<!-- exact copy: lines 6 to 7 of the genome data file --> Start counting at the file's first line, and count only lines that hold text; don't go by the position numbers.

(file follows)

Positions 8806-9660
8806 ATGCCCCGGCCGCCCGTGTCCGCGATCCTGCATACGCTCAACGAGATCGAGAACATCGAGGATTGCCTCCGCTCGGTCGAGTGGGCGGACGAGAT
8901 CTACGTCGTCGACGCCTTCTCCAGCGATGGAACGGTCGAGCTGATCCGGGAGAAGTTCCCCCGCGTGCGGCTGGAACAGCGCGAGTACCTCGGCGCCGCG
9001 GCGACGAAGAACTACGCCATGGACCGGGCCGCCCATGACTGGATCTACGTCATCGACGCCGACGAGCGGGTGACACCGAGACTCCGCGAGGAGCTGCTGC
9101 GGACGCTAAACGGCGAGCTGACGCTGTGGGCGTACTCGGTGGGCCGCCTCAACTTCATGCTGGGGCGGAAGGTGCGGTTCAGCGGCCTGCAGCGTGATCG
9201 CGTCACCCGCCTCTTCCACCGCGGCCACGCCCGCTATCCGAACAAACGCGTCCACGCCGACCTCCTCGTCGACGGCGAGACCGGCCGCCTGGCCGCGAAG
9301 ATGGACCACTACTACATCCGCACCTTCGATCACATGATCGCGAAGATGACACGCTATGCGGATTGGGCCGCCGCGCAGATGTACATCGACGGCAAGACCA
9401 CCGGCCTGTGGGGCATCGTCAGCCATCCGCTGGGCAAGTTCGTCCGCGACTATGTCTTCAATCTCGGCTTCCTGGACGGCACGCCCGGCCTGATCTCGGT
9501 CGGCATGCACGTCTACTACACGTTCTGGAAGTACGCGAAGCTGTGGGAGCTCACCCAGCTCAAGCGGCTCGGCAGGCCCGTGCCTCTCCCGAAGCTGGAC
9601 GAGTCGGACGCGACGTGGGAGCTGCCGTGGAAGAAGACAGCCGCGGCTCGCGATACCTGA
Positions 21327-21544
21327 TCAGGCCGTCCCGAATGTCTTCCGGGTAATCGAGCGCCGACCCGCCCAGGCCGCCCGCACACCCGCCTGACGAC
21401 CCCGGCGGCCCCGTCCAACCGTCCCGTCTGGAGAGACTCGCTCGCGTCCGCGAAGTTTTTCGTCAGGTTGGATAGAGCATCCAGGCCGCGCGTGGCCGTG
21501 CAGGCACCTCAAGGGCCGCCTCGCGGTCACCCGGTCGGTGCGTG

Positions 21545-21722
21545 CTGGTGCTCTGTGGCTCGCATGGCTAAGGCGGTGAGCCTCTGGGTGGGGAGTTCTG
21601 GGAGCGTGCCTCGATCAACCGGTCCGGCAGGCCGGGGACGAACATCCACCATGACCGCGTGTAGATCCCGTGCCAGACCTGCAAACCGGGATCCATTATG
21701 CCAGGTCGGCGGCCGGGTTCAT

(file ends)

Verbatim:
9201 CGTCACCCGCCTCTTCCACCGCGGCCACGCCCGCTATCCGAACAAACGCGTCCACGCCGACCTCCTCGTCGACGGCGAGACCGGCCGCCTGGCCGCGAAG
9301 ATGGACCACTACTACATCCGCACCTTCGATCACATGATCGCGAAGATGACACGCTATGCGGATTGGGCCGCCGCGCAGATGTACATCGACGGCAAGACCA